Version two of the guacamole at Uncle Julio’s is prepared with corn and topped with crab meat. Two things worked well with the guacamole. One, adding corn mixed it up a bit, rounding out the guacamole not only with a different texture but also with a hint of another flavour — that being corn. Two, the “real” crab meat was an added touch, as guacamole is always vegetarian style wherever you get it. Because this version of the guacamole came with Habanero peppers, we requested to have the peppers on the side. They are not like jalapeno peppers that you can eat solo. Habanero peppers are dangerous little goodies and I am baffled when I see YouTube videos of village idiots eating them and then being surprised at what happens thereafter. In moderation and certainly with the guacamole con maiz y crab, the mild burn of a few Habanero peppers was tolerable and a bit flavourful as a complete package. Yes, I drank a lot of water to put out the fire.
My friend ordered a chicken tortilla soup. It was not bad, albeit more lukewarm than I would have wanted it. It also came to the table a bit faster than I would have wanted my soup to arrive. Quick arrival of cooked dishes to the table makes the hairs on the back of my neck stand up. As I intimated, the soup was quite tasty. I have had vegetarian style tortilla soup at a restaurant in Chicago named ¡Que Rico! and can’t say enough about how much I loved it. That bowl of love has since become my benchmark for damn good tortilla soup and the cup of it at Uncle Julio’s was a hint that there is still some more work to be done. And part of the work may be to exclude the crumbled feta cheese. You find that there is a bit of a Mexican and Greek competition in the cup.
For an entrée, I had enchiladas pollo verdes con arroz y ensalada. Now, that was done to satisfaction, almost to the point of rivaling any of the small taquerias dotted throughout the Mexican neighbourhoods. The green salsa had a spicy bite to it that I was glad to have working in my jaws. While I have had some rushed Mexican platters, the rice is one menu item that has not been messed over and the same was applicable with the rice I had with my entrée. I could have eaten it as a complete meal. Now, usually there would be a side of frijoles. Not the case here and I made a mental note that this is a point that taquerias always get correct. You would not expect to have a staple missing like that, but each restaurant has its own feel. The entrée was completed with only the remnants of gravy smearing left on the plate. And I also washed it down with a strong mojito.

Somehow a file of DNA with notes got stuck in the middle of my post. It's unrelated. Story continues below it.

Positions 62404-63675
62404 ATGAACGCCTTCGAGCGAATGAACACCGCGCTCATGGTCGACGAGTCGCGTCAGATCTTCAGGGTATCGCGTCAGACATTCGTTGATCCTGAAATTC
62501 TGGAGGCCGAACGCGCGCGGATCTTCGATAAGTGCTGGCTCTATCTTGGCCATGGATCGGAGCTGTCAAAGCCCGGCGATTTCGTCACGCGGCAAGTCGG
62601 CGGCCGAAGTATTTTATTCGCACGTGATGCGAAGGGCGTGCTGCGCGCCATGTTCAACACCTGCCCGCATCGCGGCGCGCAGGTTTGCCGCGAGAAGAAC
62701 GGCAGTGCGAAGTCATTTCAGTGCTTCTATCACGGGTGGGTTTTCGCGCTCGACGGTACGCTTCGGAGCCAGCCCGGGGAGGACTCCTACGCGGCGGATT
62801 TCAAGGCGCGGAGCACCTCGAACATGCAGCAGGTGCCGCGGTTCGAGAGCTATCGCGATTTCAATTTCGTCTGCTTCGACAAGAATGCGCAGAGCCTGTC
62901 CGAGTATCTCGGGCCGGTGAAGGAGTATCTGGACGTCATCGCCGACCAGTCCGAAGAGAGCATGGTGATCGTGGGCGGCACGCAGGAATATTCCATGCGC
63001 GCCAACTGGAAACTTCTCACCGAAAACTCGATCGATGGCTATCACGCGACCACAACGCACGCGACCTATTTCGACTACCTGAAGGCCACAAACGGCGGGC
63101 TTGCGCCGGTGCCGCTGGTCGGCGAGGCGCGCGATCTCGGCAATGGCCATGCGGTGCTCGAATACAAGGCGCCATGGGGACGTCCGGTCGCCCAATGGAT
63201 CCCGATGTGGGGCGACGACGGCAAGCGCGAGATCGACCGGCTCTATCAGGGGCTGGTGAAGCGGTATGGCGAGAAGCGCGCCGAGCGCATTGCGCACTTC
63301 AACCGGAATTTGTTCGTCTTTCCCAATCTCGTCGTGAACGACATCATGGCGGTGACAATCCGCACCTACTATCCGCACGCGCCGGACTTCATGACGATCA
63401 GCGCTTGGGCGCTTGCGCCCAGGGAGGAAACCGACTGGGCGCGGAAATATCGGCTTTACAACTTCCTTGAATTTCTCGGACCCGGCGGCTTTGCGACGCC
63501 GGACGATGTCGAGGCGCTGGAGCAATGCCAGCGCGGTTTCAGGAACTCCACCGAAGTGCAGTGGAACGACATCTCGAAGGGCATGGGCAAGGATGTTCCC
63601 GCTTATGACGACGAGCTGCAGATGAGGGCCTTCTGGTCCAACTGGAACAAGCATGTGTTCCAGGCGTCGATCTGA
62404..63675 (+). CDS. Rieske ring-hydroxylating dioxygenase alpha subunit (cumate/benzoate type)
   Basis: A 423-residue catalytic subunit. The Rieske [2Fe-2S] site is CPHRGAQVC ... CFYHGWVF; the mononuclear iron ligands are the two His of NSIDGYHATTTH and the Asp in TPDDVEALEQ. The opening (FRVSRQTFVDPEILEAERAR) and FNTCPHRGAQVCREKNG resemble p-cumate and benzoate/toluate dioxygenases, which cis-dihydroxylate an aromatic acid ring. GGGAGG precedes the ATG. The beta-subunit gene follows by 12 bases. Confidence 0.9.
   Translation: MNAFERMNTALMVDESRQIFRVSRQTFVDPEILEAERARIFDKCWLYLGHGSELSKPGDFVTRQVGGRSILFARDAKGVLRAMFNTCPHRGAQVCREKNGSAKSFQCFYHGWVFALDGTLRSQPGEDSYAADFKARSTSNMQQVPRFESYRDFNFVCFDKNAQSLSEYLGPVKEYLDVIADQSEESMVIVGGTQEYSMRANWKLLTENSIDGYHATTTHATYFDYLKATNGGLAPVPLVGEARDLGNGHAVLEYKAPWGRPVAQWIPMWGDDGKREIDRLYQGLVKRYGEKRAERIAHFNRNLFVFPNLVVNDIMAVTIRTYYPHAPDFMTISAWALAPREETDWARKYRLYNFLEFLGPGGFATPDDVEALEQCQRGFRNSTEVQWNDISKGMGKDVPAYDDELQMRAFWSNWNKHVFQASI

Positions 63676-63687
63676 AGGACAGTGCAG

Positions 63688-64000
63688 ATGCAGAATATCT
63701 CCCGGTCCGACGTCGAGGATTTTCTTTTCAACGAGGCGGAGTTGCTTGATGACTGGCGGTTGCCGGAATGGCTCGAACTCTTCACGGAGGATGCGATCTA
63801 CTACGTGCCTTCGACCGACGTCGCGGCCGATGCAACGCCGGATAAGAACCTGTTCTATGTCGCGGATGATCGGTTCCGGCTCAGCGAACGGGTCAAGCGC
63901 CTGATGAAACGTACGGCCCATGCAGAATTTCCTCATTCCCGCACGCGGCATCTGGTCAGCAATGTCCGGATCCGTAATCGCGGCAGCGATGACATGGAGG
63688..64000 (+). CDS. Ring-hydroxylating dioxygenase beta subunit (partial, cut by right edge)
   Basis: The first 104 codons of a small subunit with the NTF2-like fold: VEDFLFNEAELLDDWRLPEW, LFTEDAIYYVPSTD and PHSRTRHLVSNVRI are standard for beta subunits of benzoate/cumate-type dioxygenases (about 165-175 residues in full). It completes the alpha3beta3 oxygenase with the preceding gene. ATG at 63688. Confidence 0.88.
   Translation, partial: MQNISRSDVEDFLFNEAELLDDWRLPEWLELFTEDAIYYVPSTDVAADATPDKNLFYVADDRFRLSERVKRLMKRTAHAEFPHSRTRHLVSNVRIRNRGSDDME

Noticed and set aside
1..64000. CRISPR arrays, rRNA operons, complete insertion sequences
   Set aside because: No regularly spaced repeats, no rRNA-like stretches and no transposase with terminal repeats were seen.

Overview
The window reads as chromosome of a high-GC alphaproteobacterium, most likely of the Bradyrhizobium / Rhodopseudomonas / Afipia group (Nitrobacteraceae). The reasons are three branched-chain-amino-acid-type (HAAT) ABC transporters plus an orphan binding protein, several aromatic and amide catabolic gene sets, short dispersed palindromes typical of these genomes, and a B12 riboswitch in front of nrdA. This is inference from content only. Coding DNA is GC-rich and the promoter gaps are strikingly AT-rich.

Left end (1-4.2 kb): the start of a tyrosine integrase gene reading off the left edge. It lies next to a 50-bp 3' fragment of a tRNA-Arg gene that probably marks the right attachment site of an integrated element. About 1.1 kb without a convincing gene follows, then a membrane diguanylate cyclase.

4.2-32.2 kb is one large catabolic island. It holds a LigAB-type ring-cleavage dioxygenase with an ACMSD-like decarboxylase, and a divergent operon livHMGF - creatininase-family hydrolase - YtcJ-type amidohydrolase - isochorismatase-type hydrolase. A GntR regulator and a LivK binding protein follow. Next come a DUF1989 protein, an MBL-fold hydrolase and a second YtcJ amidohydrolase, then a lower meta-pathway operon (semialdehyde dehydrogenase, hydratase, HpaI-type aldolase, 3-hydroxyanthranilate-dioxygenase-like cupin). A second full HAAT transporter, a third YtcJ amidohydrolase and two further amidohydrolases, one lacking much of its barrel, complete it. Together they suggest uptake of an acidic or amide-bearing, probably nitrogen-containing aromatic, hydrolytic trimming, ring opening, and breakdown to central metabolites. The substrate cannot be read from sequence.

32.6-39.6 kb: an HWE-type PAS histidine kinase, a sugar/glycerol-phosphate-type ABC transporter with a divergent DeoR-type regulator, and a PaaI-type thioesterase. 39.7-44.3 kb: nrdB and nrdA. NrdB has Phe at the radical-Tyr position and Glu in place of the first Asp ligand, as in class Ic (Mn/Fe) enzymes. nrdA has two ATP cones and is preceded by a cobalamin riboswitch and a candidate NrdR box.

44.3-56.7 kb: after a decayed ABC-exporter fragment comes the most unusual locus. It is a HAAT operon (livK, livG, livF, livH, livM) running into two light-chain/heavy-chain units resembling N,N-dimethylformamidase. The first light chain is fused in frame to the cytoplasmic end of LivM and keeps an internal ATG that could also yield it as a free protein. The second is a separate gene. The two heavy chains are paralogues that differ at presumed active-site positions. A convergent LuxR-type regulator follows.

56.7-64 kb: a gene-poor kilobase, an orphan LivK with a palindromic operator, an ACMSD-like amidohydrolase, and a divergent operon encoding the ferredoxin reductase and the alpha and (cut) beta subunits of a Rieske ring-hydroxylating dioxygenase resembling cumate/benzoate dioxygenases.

Uncle Julio’s is a chain with locations in Texas, Virginia, Georgia, and Florida. The Chicago location certainly embraces Mexican authenticity in the ingredients and preparation. No doubt the kitchen staff comprises Mexicans only anyway. Be forewarned that you will enter a crowded restaurant that is practically bursting at the seams. There are two rooms — the main dining area and the seat-yourself bar area. Having opted to sit in the open bar area, I can only speak to how much high energy there was in that section. As to the main dining area, the queue looked long and an extended wait coupled with a growling belly may not be an appealing thought. For all that came to the table, the price tab was far less than I had anticipated. Once you have been to Uncle Julio’s, it is easy to understand how it is a favourite to many dining patrons. If ever I am in the Old Towne area and have a hankering for something with a Mexican flair, and I am not famished to the point of chewing on curtains, a dash to Uncle Julio’s will do just the trick.